The shortage of physicians in U.S. rural practice may impact access to health care for one in five citizens. Two medical student characteristics that predict eventual practice in rural settings are clear: being born in a rural county and choosing a residency in family medicine.
Hyer JL, Bazemore AW, Bowman RC, Zhang X, Petterson S, Phillips RL
Although 21 percent of the population of the United States lives in rural areas, only 10 percent of physicians practice there.1 Current trends indicate that rural distribution is declining for all medical specialties, with the nation increasingly dependent on family medicine for rural health care. Family medicine is a key player in the solution for rural health workforce shortages, supplying 58 percent of physicians in isolated rural areas.2
Figure. Impact of birth origin county on rural practice of the 2006 physician workforce.
Information from references 4 and 5.
Examination of the birth county of the approximately 540,000 U.S.-born physicians in active, direct patient care shows that students from the most rural counties are four times more likely to practice medicine in a rural area than are those from the most urban counties. The effect of rural origin is even stronger for those entering family medicine3 (see accompanying figure 4,5).
Barriers to medical training for students of rural origin include lower educational and socioeconomic statuses, fewer role models, less encouragement to pursue higher degrees, fewer academic activities, less technology, and the need to travel to obtain a degree.5 Medical schools may unintentionally create additional hurdles with the trend to higher grade point averages and admission test scores, along with rapidly rising tuition fees.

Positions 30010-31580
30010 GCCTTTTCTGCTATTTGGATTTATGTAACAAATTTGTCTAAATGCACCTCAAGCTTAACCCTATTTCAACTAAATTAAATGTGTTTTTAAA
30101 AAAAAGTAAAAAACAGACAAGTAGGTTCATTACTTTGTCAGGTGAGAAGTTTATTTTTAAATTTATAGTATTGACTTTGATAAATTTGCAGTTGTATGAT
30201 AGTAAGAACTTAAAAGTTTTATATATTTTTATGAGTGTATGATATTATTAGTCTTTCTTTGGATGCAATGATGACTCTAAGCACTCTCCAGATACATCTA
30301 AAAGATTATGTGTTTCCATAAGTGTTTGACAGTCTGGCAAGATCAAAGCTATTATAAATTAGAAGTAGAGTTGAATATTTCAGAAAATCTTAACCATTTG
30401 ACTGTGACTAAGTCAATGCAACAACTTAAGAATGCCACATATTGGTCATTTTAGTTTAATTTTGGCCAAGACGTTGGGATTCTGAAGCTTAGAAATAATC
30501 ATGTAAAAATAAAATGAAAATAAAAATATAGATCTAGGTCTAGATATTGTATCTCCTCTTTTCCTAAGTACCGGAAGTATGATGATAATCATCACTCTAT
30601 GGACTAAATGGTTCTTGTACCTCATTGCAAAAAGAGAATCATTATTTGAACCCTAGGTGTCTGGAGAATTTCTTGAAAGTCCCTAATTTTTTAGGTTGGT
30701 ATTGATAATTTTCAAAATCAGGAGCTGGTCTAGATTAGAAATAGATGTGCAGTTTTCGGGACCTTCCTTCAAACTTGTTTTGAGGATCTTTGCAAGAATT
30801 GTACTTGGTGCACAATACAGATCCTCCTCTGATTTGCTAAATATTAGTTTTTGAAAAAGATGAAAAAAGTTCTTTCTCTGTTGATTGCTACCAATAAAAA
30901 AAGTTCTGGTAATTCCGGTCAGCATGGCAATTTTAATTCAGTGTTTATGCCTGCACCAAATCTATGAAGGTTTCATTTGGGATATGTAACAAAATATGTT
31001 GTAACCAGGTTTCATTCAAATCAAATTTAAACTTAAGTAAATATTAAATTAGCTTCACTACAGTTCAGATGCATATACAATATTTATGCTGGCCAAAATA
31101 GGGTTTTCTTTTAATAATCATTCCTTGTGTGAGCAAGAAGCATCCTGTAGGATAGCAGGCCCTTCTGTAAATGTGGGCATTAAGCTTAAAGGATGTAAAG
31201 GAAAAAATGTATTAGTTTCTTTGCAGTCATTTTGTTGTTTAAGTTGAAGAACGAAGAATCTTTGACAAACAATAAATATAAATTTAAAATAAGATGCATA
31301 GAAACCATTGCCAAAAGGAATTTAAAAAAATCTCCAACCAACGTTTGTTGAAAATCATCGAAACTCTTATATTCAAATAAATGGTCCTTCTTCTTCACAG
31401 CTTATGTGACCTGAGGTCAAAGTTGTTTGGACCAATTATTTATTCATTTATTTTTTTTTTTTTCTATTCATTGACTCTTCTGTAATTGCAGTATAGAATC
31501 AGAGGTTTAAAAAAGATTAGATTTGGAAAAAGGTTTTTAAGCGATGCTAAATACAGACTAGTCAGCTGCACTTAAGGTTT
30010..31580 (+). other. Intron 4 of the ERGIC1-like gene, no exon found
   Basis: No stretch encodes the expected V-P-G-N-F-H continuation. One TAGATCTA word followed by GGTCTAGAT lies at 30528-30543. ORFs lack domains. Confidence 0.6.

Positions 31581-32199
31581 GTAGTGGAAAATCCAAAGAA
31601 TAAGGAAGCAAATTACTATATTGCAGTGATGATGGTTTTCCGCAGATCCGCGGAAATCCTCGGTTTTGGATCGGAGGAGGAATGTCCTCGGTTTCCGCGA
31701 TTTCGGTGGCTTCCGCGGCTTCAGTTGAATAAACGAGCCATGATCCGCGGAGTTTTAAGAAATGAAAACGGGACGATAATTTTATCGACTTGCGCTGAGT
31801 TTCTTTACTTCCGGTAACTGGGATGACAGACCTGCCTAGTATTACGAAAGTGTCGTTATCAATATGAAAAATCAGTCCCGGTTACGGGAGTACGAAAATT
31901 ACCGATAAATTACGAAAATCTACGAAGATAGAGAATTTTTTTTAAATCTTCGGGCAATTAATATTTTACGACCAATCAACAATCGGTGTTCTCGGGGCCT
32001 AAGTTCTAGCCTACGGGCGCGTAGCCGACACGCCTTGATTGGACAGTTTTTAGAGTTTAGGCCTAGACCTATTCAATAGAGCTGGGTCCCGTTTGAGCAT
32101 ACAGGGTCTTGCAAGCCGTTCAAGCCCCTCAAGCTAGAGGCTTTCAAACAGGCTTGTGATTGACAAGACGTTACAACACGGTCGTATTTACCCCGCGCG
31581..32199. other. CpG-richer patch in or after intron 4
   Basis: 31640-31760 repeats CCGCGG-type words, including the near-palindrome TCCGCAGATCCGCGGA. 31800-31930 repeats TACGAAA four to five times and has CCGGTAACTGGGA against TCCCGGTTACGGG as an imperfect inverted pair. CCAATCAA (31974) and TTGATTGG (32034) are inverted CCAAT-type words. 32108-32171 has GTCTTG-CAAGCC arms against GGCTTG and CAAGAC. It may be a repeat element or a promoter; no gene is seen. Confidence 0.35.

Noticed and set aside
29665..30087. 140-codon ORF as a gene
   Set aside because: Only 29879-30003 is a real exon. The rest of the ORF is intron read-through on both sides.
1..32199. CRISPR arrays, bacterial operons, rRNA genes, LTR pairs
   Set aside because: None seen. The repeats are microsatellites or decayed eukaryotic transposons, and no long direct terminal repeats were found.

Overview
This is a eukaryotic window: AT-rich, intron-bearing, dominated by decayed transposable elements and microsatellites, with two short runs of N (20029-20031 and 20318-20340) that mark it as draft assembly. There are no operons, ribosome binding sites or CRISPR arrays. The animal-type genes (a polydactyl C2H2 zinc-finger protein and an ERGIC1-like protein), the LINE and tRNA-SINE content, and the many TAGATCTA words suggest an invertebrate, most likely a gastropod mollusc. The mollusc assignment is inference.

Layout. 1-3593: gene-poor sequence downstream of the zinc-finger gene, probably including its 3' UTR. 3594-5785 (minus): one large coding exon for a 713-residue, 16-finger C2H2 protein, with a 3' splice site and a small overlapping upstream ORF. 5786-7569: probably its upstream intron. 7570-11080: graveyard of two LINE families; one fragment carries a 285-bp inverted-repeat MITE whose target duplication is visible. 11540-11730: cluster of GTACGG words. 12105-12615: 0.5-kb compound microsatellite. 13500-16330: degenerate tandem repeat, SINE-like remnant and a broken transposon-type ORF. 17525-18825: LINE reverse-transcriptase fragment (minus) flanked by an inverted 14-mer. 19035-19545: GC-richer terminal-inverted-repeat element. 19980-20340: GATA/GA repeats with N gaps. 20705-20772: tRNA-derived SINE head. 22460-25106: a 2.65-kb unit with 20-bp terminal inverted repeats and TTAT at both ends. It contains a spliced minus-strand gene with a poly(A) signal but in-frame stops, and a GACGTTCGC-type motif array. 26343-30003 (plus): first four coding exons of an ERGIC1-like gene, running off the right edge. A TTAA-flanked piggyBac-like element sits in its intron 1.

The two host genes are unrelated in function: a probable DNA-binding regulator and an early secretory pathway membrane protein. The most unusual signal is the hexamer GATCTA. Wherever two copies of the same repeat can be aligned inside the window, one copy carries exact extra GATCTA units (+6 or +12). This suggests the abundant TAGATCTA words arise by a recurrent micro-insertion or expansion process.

There are opportunities for medical schools and policy makers to improve disparate access to care in rural areas. Publicly funded medical schools and the legislatures that fund them must consider admissions policies that meet the rural health care needs of their states. This analysis demonstrates that identification of those medical school students most likely to practice in areas of rural health care need is possible. Twenty years of well-documented programs targeting rural-origin students provide examples of tools and policies that effectively increase the number of physicians in rural America.6 Policy makers have the opportunity to create policies that better prepare rural students for health care careers, as well as the authority to require that publicly funded medical schools better meet state physician workforce needs.